I claim that the set of matrices for which all but one eigenspaces are 1-dimensional, and the remaining one is 2-dimensional is a smooth submanifold of $GL_n^+$; in fact, one should be able to prove that given any partition of $n$, the set of matrices whose eigenvalues partition $n$ in that way is a smooth submanifold. The proof would be more subtle, though, and I'm not terribly interested in the details. Anyway, the set of matrices with non-generic eigenvalues are stratified by these, and if they are all smooth submanifolds of codimension at least $2$, then the connectedness claim follows by transversality.

Here is my approach; fix a given matrix $A$. There is no harm in assuming that the double eigenvalue is $0$. If I can show you that the set of matrices whose only double eigenvalue is $0$ is a smooth manifold, then the same is true for the matrices whose double eigenvalue is arbitrary: if the former set is written $X$, the latter is $X \times \Bbb R$, the canonical bijection given by $(A, t) \mapsto A + tI$.

So it suffices to verify that the set of matrices with $\dim \text{ker}(A) = 2$ and all other eigenvalues isolated is a smooth manifold; this is an open subset of the set of matrices with $\dim \text{ker}(A) = 2$, and so we just need the result for the latter. This result is a well-known exercise which I will not repeat here; the dimension of $X$ is $(n-2)^2$, and hence the codimemsion of $X \times \Bbb R$ is $4n-3$.

Because we wanted $4n - 3 \geq 2$, we see that this holds for the usual eigenvalue problem whenever $4n \geq 5$; that is, whenever $n \geq 1$.

  • $\begingroup$ Thanks, that is a nice explanation. Could you say a bit more about the transversality argument? that is, assuming that the set of matrices with non-distinct eigenvalues are stratified by the different submanifolds corresponding to the different partitions of $n$, and that they are all smooth submanifolds of codimension at least 2, then how does the connectedness claim follow by transversality? $\endgroup$ – Asaf Shachar Jan 2 at 9:34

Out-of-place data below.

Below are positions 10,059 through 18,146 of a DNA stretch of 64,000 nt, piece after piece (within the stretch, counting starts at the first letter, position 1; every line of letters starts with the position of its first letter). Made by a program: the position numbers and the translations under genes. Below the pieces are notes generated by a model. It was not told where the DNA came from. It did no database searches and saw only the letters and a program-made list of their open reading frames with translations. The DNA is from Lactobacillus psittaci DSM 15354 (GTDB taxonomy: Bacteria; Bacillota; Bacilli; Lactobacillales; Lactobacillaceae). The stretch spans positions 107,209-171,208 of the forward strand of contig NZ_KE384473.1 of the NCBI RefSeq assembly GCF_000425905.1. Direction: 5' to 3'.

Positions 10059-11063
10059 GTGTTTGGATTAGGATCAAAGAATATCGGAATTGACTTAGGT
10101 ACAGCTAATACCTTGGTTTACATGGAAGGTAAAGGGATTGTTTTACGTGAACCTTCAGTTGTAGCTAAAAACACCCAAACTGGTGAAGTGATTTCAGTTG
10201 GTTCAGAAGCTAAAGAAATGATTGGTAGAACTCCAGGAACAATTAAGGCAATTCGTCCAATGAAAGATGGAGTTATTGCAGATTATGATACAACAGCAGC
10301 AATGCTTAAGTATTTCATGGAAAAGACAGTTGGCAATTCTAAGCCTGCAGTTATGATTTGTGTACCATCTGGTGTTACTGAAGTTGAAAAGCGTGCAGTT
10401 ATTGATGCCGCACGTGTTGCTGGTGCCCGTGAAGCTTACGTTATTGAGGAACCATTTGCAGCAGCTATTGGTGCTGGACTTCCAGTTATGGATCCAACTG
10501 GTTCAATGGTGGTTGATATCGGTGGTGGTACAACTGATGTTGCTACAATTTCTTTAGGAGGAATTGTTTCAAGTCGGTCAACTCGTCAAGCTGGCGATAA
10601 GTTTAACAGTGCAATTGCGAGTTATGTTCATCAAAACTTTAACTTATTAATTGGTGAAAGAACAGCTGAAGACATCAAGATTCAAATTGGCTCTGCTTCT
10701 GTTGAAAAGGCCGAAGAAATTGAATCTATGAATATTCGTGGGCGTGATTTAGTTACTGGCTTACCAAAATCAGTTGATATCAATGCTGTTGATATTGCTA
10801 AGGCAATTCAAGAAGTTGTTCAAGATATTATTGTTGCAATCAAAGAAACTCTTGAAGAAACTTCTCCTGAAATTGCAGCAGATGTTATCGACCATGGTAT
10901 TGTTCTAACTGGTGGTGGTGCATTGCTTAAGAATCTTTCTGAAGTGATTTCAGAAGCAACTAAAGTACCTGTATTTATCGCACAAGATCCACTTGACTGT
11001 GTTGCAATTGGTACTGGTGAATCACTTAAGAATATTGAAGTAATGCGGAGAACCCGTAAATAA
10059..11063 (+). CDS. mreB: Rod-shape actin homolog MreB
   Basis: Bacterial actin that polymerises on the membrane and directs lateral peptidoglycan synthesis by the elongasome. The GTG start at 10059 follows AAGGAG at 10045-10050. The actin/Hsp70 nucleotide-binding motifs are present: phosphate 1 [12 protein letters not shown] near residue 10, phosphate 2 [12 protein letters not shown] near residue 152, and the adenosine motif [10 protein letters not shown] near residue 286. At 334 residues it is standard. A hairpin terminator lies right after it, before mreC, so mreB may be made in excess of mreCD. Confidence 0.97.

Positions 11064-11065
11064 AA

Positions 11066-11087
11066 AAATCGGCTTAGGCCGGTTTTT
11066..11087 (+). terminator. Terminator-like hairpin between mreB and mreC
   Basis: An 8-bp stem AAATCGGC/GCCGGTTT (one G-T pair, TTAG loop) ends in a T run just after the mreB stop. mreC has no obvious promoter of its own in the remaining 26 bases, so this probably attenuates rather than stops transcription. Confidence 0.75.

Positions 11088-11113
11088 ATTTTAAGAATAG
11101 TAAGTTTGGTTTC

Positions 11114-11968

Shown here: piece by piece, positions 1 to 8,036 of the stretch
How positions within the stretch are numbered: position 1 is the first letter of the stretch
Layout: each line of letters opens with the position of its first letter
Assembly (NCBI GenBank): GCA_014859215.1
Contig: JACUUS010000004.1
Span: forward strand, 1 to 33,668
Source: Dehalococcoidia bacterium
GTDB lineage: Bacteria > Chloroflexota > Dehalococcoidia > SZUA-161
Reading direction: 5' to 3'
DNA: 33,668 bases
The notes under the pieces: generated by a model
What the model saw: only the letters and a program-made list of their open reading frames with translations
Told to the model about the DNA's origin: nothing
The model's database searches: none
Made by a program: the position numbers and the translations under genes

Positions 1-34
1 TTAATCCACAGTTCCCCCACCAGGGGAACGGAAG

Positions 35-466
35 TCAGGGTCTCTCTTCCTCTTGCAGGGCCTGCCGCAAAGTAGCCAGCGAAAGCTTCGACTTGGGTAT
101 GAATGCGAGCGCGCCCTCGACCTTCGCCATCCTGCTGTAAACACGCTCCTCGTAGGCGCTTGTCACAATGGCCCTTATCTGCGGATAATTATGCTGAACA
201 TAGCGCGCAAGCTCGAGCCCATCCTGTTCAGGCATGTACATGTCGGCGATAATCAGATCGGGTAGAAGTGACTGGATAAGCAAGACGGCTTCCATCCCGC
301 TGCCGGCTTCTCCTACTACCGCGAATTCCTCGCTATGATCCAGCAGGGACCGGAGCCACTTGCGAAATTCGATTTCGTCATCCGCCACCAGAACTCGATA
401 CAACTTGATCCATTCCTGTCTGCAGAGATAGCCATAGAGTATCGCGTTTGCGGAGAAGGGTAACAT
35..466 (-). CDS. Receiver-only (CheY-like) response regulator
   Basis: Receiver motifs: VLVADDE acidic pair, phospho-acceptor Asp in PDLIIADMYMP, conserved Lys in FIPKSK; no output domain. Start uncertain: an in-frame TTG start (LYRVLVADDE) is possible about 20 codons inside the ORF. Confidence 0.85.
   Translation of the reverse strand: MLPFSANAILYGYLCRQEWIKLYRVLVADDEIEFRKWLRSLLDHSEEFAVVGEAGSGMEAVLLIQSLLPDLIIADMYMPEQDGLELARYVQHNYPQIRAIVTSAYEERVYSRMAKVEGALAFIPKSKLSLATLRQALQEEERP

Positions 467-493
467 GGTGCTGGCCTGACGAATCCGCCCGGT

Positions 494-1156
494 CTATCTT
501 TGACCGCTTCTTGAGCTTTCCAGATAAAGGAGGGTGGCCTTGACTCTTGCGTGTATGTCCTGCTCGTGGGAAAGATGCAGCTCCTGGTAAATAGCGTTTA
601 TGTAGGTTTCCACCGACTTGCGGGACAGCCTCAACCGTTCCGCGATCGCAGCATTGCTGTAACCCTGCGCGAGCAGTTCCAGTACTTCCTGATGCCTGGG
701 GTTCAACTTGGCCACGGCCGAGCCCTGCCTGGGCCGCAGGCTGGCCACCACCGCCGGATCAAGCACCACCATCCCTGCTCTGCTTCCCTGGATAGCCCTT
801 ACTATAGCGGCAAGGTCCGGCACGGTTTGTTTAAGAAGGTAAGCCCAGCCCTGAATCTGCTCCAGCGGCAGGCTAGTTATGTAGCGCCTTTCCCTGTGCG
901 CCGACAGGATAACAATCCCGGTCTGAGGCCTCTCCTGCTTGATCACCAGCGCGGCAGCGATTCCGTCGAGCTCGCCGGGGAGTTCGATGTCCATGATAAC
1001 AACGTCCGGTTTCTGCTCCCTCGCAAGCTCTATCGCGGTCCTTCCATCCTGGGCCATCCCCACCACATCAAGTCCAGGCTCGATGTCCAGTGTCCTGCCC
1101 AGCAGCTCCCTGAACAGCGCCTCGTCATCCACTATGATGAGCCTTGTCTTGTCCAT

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    $\begingroup$ @AsafShachar: Let $S$ be a subspace of some manifold $M$ so that $S$ is a finite union of submanifolds of codimension larger than 1. If $I \to M$ is a curve whose endpoints miss $S$, then the transversality theorem says that for any one of those submanifolds in $S$, we may perturb our map away from the boundary by an arbitrarily small amount to be transverse to that submanifold - hence, disjoint from it. Now, maps transverse to a given submanifold form an open set. So doing this iteratively, we construct a map transverse to all of the submanifolds in $S$, hence disjoint from $S$. $\endgroup$ – user98602 Jan 2 at 9:45